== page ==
Description (from grant):
Adolescence is a dynamic period critical to brain development, with increased vulnerability to the impact of substance use (SU) on maturation. In addition, psychopathology, environmental and social factors may modulate brain development and risk for SU, which may further impact the brain. Dissecting these bidirectional relationships that contribute to neurodevelopmental trajectories requires a large-scale comprehensive prospective longitudinal study.
The Adolescent Brain Cognitive Development (ABCD) consortium is the largest long-term study of brain development and child health in the USA ( 21 research sites). The objective is to establish a national, multisite, longitudinal cohort to prospectively examine the neurodevelopmental and behavioral effects of substance use (SU) from early adolescence through the period of risk for SU and SU disorders. The consortium combines multimodal brain imaging, cognitive and clinical assessments, bioassays, and mobile monitoring, with assessment of substance use, environment, psychopathological symptoms, and social functioning in 11,878 9-10 year-olds (607 at UMB). Participants are assessed at age 9-10 and subsequently followed over 10 years. The Consortium has an optimized research protocol and 4 specific aims: 1) Use multi-modal neuroimaging to evaluate premorbid factors and the impact associated with diverse patterns of SU on structure and function of the developing brain. 2) Disentangle the predictors and consequences of diverse patterns of SU on physical health, psychosocial and cognitive development, academic achievement, motivation and emotional regulation. 3) Examine how the quantity and combination of substances used affect the expression of psychopathology and, conversely, how the emergence of psychopathology influences SU. 4) Assess how each substance used contributes to the use of other substances (gateway interactions).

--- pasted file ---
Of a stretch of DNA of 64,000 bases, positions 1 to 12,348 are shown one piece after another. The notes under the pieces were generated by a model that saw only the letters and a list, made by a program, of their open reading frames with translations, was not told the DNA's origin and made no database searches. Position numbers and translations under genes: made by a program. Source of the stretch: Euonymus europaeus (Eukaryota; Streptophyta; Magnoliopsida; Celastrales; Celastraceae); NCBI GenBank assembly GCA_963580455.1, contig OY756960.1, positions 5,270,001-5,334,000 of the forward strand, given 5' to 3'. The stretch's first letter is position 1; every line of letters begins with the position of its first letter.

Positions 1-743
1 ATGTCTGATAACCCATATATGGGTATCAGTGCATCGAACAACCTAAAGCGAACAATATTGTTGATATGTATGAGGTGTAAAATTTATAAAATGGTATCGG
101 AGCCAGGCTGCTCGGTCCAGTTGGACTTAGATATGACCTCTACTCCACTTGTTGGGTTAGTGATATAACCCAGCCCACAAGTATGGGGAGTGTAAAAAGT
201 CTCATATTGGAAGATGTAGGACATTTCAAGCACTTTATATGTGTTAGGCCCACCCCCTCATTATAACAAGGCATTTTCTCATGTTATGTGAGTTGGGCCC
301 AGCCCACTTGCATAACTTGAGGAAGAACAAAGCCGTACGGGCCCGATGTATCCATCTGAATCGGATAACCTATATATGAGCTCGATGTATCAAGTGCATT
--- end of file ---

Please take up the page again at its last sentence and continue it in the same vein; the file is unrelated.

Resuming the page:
The neuroimaging in the parent grant involves anatomical (MPRAGE, FLAIR), and simultaneous multislice (SMS) resting state fMRI (rsfMRI) and DTI measures. The supplement is to further evaluate neurochemical and neurophysiological changes in these subjects, for which the investigators will additionally perform 1H MRS, perfusion MRI (using arterial spin labeling), and quantitative susceptibility mapping (QSM), in approximately half of the study population.